Ytana stood up and walked over to a small fire burning in the center of the hut. She opened a clay pot resting in the coals and pulled out several small bundles wrapped in dark green leaves.

“Laria, you must be hungry. Eat and rest.”

She handed the bundles to Laria on a wide green palm frond. She took in the deep aroma and unwrapped one of the bundles. It was a small pieces of meat mixed with fish. It smelled amazing. It was only then she realized the last time she ate was on the runabout…whenever that was.

She began devouring the bundles while Ytana poured some white liquid into a ceramic cup.

“Here…” she said handing it to Laria. She took a sip, barely pausing between bites from the bundles. Whatever it was, it was cool and sweet.

“This is delicious,” Laria said.

“The Great Creator provides, we only share his bounty with one another…”

Laria looked around with disbelief that a place like this could still exist in the modern galaxy.

“You said the Cardassians were here?”

“Yes…for many generations.”

“How did they not destroy this place?”

“Your people are called Bajoran?” Ytana asked. Laria nodded.

“Then you know of Cardassians. They took much, but luckily, we had much to give.”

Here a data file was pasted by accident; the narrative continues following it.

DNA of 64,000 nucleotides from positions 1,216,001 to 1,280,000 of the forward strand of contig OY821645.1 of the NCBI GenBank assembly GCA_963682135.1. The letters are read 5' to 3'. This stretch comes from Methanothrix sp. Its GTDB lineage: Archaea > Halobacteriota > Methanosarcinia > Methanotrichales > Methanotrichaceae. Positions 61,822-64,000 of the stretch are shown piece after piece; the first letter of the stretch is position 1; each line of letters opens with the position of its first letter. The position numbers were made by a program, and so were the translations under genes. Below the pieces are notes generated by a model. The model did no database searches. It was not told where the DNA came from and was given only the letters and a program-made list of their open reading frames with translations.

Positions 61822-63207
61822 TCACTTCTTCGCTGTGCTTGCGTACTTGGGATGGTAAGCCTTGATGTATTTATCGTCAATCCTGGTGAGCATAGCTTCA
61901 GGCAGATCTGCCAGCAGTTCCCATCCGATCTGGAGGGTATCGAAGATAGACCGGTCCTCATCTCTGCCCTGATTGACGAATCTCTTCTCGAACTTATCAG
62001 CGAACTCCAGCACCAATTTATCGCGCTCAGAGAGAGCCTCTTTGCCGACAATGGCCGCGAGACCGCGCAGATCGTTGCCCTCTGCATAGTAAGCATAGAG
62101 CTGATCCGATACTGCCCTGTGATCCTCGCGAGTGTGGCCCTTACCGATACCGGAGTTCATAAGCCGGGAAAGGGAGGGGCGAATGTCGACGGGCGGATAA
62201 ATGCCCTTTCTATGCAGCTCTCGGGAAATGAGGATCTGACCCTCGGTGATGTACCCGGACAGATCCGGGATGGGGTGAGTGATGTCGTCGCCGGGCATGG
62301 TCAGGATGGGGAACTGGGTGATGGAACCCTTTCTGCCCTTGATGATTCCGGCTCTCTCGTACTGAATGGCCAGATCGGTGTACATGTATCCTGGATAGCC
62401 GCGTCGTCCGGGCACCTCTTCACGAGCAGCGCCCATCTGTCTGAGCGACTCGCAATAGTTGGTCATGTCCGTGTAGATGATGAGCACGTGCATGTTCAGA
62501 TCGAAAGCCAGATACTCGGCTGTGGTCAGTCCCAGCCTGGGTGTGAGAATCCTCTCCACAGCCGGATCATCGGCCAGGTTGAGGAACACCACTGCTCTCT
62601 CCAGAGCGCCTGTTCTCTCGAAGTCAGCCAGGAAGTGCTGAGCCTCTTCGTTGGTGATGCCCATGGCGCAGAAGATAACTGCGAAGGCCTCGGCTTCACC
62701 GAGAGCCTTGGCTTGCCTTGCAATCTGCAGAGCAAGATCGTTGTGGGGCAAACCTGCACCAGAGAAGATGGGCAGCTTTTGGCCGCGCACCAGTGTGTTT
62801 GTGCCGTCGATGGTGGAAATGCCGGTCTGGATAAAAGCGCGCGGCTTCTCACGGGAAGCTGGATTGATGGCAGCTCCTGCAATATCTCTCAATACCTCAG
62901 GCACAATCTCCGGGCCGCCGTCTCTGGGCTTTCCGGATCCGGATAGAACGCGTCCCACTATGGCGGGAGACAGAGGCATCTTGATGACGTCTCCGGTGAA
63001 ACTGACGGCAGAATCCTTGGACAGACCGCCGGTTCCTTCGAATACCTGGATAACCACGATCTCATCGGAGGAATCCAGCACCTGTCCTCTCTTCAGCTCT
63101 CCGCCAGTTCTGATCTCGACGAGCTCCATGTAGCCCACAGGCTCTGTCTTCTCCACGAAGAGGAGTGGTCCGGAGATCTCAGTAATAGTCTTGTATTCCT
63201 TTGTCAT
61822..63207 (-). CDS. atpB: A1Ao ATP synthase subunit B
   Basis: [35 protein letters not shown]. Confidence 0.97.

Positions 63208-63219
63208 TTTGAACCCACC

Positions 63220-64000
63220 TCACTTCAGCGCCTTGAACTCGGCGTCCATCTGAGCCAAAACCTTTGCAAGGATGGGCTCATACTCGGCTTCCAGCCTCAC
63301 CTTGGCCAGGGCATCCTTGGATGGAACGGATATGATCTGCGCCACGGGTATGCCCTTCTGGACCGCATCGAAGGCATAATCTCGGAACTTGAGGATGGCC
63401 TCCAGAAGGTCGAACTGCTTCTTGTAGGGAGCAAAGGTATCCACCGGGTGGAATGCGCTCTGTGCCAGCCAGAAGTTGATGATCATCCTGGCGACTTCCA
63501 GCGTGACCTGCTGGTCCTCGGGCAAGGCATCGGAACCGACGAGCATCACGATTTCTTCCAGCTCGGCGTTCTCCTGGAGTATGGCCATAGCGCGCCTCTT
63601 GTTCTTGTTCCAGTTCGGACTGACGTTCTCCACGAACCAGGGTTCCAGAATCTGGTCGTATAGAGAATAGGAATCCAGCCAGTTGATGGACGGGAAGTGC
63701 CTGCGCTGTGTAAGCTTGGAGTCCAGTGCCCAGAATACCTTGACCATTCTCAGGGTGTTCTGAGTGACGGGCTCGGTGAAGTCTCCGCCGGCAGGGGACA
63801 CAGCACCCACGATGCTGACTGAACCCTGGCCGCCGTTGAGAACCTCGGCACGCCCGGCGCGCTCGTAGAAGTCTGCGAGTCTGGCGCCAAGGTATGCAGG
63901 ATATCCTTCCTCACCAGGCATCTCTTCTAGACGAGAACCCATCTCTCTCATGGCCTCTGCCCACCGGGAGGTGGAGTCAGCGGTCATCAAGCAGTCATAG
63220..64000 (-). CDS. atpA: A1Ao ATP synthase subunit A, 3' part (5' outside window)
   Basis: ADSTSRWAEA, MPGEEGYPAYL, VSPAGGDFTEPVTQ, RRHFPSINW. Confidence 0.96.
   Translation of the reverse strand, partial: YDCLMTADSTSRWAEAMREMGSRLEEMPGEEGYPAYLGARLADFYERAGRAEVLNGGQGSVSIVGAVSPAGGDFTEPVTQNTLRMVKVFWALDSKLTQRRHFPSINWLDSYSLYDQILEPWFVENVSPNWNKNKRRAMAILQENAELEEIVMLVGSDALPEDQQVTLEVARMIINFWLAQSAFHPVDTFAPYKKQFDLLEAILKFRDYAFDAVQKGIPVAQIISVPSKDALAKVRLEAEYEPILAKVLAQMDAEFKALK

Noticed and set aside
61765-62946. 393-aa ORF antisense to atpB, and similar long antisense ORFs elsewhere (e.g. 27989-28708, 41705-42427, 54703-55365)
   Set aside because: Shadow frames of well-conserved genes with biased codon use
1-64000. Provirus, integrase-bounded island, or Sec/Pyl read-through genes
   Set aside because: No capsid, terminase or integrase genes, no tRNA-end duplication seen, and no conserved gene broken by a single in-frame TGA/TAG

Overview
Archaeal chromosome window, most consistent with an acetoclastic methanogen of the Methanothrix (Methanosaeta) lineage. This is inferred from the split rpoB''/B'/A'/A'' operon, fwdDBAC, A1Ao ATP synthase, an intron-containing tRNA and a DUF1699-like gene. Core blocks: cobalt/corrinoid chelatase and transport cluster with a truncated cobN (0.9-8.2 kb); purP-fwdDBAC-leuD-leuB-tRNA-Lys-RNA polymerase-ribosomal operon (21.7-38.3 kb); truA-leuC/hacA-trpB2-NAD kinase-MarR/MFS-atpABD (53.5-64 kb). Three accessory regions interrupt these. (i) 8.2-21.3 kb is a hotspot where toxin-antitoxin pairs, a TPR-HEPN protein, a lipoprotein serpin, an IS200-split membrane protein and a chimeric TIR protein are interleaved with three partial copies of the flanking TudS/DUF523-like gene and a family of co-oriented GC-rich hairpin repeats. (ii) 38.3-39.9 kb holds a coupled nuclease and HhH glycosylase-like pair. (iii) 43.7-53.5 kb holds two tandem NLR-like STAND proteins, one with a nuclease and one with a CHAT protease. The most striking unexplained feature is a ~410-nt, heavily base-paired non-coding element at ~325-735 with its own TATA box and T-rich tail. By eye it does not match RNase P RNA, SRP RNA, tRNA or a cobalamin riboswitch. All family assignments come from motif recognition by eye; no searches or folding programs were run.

“Did they have any cities, towns, any settlements? Anywhere where others from the stars might be?”

“They tried to build, but did not wish to stay.”

“Why?” Laria asked amazed that anyone would leave this planet undisturbed.”

“My grandmother told me stories that the Cardassians kept asking for things. They searched the caves, mountains, and seas but said that they could not find anything useful for them. The Guada people could not understand. We have everything we could ever need.

Besides, they must be weak. When their machines did not work well, they said that they could not live here.”

This last statement perked Laria’s scientific interest.

“You said their machines didn’t work well? Do you know why?”

“The Great Creator made our ground from something the machines do not like.”

“There something in this planet’s crust that creates a natural dampening field…”